I wrote this in 2012, back when I had a newspaper column (As I See It) - in that life, I was the editor of two weekly newspapers, and still dreamed of being more, of writing the things I knew were in me to write. Correction. I already wrote them, I couldn't NOT write, not then, not now. What I dreamed of most was being read.
TODAY I WILL BE BRAVE: It was my mantra at the Crossroads Writer's Conference I attended this past weekend. I printed the phrase out in a hand-lettered font style and I colored it in and I taped it to the very first page of my journal - the one I bring with me everywhere, and used in every class and discussion panel throughout the weekend to take notes.
I'll tell you a secret. I'm not brave. I'm not a people person, I freeze up in crowds of more than 3 strangers. I'm an introvert's introvert.
Another fact (not so secret) - I'm perpetually lost. My sense of direction (or lack thereof) is nigh on legendary. My husband used to joke that I could get lost in our driveway, which in my defense, was very long at the time. Without GPS (and oftentimes even with GPS) I usually have no idea where I am or how to get to where I want to go.
Enter my determination to attend a conference in a city I am terrible at driving in, at a location I've never been, with people I had never met, for reasons I believed less and less as the time to hit the road approached.
Today I will be brave, I told myself, and I drove to Macon and found the Mercer Campus and found parking and followed someone who looked like they knew where they were going until I arrived at the registration building.
Today I will be brave, I told myself as I Sharpie'd my name in bold, decorative letters on my name tag and pinned it to my sleeve.
Today I will be brave, I thought as Delilah Dawson talked to us about emotions, and seeds, and the importance of remembering how much you love what you're doing, even when it isn't easy.
I thought it as I smiled and took a seat next to people I didn't know to listen to Ed Grisamore, reading their name tags as they read mine, and doing my best to glean something useful out of a speech I had heard before … why hadn't I chosen one of the other 3 options for that time slot?
But I was brave, and I went to the next 'class' and suddenly it was all making sense. Nathan Edmundson talked about writing stories that sell, and my journal page was filling up with notes and thoughts and suddenly my brain was so distracted by what I was absorbing that I forgot I wasn't a brave person. I forgot I was shy, I forgot I didn't talk to strangers, I forgot I was a chunky introvert with red cheeks and graying hair.
By the time Carrie Howland (a working agent from New York) finished her "Getting Past The Gatekeeper" talk, I was in the full throes of amnesia. I spoke to others, I asked questions, answered questions, and smiled. I found my way to the hotel and met people in the bar - people who turned out to be authors and screenwriters and students and I went out with those people for "hobnobbery" at the Tubman museum (where I met a delightful, buoyant, effervescent woman who shared my name but not my spelling, and who danced just because.)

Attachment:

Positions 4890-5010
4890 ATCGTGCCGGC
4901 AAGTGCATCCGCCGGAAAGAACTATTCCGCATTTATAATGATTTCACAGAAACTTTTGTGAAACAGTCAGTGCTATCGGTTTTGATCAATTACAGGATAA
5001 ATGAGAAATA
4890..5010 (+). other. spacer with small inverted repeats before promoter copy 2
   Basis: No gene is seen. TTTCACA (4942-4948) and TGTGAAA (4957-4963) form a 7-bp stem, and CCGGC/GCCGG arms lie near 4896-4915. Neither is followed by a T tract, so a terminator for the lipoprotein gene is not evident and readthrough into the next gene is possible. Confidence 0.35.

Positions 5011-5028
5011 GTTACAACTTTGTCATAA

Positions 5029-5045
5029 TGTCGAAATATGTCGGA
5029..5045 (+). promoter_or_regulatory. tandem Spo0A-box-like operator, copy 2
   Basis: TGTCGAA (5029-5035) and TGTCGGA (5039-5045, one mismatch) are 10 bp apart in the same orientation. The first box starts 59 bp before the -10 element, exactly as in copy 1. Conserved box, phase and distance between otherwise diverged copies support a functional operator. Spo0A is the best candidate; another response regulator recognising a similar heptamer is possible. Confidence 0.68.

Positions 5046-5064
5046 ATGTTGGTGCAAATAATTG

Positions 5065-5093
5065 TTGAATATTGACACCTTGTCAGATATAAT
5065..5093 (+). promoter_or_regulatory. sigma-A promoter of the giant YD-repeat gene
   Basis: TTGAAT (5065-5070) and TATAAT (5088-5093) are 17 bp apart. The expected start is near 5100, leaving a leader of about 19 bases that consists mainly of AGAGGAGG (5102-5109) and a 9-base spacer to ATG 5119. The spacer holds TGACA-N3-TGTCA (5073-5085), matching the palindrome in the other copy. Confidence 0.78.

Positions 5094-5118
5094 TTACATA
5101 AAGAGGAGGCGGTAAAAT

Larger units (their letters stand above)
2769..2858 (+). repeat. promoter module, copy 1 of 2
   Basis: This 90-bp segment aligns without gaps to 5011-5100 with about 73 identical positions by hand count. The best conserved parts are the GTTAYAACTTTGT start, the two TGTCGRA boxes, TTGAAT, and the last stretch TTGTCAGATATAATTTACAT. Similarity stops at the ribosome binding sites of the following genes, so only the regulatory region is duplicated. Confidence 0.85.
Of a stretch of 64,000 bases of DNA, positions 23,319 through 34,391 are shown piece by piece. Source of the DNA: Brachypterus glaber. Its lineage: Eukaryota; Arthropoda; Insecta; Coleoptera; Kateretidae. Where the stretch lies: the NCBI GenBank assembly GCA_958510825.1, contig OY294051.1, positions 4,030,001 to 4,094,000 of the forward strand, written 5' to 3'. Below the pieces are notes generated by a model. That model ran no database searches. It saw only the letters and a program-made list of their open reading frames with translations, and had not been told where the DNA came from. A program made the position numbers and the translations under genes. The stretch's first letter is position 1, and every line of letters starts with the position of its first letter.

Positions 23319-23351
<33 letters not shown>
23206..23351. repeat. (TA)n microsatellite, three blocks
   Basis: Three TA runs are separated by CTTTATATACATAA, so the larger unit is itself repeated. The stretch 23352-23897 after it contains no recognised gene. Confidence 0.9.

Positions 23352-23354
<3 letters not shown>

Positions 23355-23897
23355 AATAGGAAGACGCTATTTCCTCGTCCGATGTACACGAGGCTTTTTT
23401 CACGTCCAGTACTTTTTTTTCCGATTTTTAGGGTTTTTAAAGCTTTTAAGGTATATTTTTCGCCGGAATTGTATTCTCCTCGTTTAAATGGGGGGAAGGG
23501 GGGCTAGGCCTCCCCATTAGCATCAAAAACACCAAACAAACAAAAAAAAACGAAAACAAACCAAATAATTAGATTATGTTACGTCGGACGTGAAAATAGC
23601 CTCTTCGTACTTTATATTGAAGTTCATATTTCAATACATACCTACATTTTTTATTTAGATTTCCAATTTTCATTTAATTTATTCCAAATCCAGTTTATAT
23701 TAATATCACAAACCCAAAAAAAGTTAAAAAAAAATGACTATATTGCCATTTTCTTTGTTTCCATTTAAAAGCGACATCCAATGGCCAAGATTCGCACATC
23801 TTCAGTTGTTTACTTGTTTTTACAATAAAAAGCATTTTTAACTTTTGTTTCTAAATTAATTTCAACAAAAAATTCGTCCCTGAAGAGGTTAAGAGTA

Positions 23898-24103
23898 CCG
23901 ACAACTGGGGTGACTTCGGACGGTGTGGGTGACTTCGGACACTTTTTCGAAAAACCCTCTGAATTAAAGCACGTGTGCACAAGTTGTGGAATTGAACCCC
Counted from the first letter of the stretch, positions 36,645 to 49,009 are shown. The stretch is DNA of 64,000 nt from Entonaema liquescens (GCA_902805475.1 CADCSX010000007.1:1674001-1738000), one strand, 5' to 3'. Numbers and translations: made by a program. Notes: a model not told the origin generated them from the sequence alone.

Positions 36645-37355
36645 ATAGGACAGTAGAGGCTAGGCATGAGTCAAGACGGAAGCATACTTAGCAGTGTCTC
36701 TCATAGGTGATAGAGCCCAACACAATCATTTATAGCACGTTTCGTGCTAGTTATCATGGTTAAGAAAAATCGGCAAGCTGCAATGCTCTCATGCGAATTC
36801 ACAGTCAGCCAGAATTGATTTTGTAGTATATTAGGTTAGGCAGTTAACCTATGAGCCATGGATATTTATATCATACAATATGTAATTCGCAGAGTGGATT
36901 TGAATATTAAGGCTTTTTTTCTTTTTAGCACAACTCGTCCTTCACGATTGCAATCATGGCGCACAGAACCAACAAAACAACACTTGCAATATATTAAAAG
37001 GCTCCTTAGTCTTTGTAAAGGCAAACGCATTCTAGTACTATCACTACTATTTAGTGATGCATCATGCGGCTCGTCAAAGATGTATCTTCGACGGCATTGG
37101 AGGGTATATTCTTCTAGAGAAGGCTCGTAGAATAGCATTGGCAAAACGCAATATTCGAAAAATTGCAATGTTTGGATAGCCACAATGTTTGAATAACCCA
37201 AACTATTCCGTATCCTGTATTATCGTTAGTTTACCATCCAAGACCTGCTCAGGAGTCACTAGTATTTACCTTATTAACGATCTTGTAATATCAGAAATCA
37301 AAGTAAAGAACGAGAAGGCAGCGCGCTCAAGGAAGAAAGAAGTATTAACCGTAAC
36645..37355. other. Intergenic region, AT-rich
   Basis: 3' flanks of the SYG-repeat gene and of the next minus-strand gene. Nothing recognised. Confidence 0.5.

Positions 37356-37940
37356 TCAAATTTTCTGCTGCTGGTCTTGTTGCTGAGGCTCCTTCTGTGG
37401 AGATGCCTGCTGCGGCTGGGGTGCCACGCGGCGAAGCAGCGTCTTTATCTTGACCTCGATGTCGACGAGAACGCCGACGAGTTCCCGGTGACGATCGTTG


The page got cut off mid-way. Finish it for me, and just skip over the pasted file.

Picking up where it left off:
I was brave at The Rookery, the single most crowded place in the known universe, where I wound up in a conversation with three authors and the same agent who had spoken earlier in the day - talking more like people and less like introverts.
By the next day I was that other person full time, the person for whom it was not the most unattainable of goals to be a real, honest-to-goodness writer, the person who could see with mountain-air clarity the potential and the process and the path - and more importantly, I was the person who wouldn't be immediately lost on that path.
I will not lie. By the time I got home on Sunday, I was exhausted. My brain was overflowing, my hand was cramped from taking so many notes, and I was dizzy with trying to remember details about social networking and how to be an introvert that's part of a larger community as well.
But I had done what I set out to do. I was brave. I was braver than my fear, braver than my shyness, braver than my complete inability to navigate a social situation.
Someone famous that I'm not going to look up right now has been quoted as saying "Do one thing, every day, that scares you." Some time back I promised myself that I would try to do one thing every week that scared me (baby steps, you know) but my adventurous spirit - as it often is - was weighed down by routine and obligation and "should-do"s.
Well I've proven to myself that I can be brave. Better, I've proven to myself that if I pretend to be brave for long enough I can actually act like I am. So here I come, social networks. Here I come, NaNoWriMo 2013 and author's platform and query letters and novel edits.
Because in 5 years, I'm going to be at the front of one of those panels, telling my story to people who, just like me, are being brave.
Five years have come and gone. My bravery took a different direction - one I may or may not revisit on September 1st, the anniversary of the day in 2016 that I never intended to wake up. The Crossroads Writer's Conference is a thing of the past. I'm no longer a newspaper editor, I'm no longer in Georgia.
But I am still writing. I'm still learning. I'm still dreaming.
And being brave can result in some pretty amazing things.